'Pitching first time buyers against each other not the answer' - Lucinda Creighton
Published 14/05/2014 | 02:30
Reform Alliance TD Lucinda Creighton says the Government's proposed first-time buyers' scheme will pitch first-time buyers against each other and fuel demand.
Speaking on RTE's Morning Ireland programme, Ms Creighton said: "I’m very firmly of the view that there is an issue with supply of housing across the country, particularly in Dublin.
"But creating further demand and fuelling demand and essentially pitching first time buyers against each other is not the way to deal with that issue."
Her comments come as leading economists warn the Government's proposed first-time buyers scheme could lead to another property bubble.
The increased level of mortgage funding is expected to provide certainty to the construction industry, which it is hoped will encourage more house building and tackle the housing shortage.
However, property economist Ronan Lyons said the plan to generate greater demand by increasing credit would not tackle the low supply.
"If they want to get more supply, and it seems they do, they should be tackling the supply issue directly, not trying to bring about more demand so that hopefully supply comes on."
He said pursuing such a policy had led to the negative equity crisis.
However, the new plans were welcomed by the Construction Industry Federation, which said house building needed to increase from 8,000 units a year to 25,000 a year.
"Any initiative that promotes the construction of housing is to be welcomed," a spokesperson said.
Meanwhile, the Government is planning to revive the requirement for developers to controversially give a certain number of new homes in private estates over to social housing.
Taoiseach Enda Kenny will launch a plan today aimed at kick-starting the building of family homes to create 60,000 jobs in the construction sector.
The plan will include the examination of a proposal to make it easier for first-time buyers of new houses to get a mortgage through a state guarantee on part of the loan, as revealed in yesterday's Irish Independent.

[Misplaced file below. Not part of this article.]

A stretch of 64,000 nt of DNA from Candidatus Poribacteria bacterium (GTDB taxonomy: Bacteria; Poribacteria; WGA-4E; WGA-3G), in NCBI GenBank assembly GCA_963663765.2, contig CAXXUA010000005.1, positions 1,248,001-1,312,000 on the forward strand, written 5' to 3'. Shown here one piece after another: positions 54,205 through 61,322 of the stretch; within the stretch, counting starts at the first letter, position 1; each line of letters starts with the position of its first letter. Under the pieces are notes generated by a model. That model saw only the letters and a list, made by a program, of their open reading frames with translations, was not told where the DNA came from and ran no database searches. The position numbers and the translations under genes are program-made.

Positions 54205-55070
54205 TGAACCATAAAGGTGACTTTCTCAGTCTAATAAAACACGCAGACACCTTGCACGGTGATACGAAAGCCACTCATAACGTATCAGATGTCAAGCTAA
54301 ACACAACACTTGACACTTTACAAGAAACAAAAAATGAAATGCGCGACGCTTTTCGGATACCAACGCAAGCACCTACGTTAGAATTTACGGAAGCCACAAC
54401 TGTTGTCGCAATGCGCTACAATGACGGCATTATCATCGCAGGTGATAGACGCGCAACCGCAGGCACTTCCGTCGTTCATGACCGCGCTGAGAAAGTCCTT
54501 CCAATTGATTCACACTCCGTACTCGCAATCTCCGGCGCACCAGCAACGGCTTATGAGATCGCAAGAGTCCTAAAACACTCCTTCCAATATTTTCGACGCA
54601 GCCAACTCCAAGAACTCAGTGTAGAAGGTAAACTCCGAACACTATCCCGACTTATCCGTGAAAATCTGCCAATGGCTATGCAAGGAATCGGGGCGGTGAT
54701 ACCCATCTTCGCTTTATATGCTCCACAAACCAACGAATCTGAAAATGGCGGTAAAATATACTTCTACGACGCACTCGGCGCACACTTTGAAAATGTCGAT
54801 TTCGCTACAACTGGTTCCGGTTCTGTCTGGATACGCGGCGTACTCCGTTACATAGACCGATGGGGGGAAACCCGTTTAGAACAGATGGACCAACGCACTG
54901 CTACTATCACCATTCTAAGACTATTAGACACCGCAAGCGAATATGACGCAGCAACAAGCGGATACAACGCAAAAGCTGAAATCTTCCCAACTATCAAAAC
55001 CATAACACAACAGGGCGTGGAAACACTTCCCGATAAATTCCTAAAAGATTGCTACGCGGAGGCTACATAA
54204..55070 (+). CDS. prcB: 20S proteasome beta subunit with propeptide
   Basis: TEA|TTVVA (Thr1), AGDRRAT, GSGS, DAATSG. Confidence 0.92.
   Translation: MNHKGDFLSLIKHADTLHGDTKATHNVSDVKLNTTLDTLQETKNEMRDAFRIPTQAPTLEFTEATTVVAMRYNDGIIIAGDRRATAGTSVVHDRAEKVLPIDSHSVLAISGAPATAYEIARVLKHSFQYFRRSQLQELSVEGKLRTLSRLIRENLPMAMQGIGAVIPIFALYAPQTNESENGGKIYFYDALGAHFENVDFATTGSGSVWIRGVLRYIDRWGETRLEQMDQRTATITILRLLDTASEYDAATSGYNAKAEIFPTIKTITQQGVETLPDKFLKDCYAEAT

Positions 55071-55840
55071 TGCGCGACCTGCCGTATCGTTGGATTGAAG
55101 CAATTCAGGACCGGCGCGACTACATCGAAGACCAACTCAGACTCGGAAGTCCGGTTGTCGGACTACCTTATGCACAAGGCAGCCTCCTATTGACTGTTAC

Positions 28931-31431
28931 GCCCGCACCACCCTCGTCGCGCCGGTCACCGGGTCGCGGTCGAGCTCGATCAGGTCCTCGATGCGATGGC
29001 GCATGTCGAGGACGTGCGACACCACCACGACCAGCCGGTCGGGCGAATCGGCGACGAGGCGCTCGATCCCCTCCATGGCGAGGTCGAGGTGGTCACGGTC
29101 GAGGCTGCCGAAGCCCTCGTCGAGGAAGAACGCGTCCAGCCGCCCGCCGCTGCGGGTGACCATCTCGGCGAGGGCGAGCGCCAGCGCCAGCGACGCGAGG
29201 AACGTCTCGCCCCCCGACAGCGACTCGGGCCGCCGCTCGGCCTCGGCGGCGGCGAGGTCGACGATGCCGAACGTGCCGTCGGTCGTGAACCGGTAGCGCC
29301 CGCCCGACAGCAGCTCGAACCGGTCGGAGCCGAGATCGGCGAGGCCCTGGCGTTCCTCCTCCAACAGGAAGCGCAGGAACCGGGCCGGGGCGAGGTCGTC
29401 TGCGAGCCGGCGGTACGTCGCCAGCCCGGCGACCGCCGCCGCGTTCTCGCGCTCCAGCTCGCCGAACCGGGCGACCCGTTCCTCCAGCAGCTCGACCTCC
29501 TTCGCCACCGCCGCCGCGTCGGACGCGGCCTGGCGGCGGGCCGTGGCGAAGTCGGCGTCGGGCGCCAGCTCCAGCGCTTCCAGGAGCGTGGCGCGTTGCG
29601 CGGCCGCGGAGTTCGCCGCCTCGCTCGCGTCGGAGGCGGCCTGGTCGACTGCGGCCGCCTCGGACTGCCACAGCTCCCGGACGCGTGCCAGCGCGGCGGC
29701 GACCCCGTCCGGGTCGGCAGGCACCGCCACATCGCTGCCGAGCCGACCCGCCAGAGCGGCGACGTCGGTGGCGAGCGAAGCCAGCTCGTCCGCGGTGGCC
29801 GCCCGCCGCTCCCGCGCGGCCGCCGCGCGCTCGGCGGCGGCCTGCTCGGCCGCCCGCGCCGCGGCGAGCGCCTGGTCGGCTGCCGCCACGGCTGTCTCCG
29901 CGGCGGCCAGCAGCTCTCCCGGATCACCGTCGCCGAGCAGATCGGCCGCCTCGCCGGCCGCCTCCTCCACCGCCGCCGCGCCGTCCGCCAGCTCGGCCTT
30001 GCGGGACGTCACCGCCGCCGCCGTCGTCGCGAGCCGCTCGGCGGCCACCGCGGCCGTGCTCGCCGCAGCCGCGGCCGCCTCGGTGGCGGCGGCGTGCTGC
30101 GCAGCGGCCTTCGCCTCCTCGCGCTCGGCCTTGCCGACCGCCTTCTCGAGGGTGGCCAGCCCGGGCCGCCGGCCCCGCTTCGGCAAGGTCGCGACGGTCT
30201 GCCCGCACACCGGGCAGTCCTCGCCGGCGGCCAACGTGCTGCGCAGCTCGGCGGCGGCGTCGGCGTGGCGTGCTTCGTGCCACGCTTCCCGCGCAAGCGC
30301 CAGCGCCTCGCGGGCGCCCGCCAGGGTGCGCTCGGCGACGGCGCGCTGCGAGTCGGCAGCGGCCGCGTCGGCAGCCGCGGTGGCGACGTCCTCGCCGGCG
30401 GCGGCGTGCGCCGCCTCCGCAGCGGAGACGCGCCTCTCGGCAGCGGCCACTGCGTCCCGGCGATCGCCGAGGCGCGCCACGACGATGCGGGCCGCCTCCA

But a plan to tax sites and land that are zoned for development and not built upon is still in the pipeline but will require more work.
The details of the vacant-site tax still have to be worked out, but will be aimed at sites in city-centre locations to ensure a continual flow of new housing in developed urban areas.
The vacant-site tax would not apply to large, greenfield sites on the outskirts of cities.
Part 5 of the Planning Development Acts 2000-2002 allows a developer to have to set aside up to 20pc of new developments of five or more houses for social or affordable housing.
The measure was intended to ensure a mix of social classes in new estates.
But developers have also been able to buy their way out of the rule through a financial contribution of similar value or by transferring land or houses elsewhere to the council.
In earlier drafts of the construction plan, the Government appeared set to either abolish or reduce the obligation to 10pc.
But now the momentum is swinging in the opposite direction with the Coalition planning a clampdown on the get-out clauses.
Fine Gael regards it as a hindrance to development, while Labour sees it as desirable to deliver a social mix.
"Our view is Part 5 is staying. It's here to stay. It needs to work. There are too many get-out clauses and it needs to deliver units," a government source said.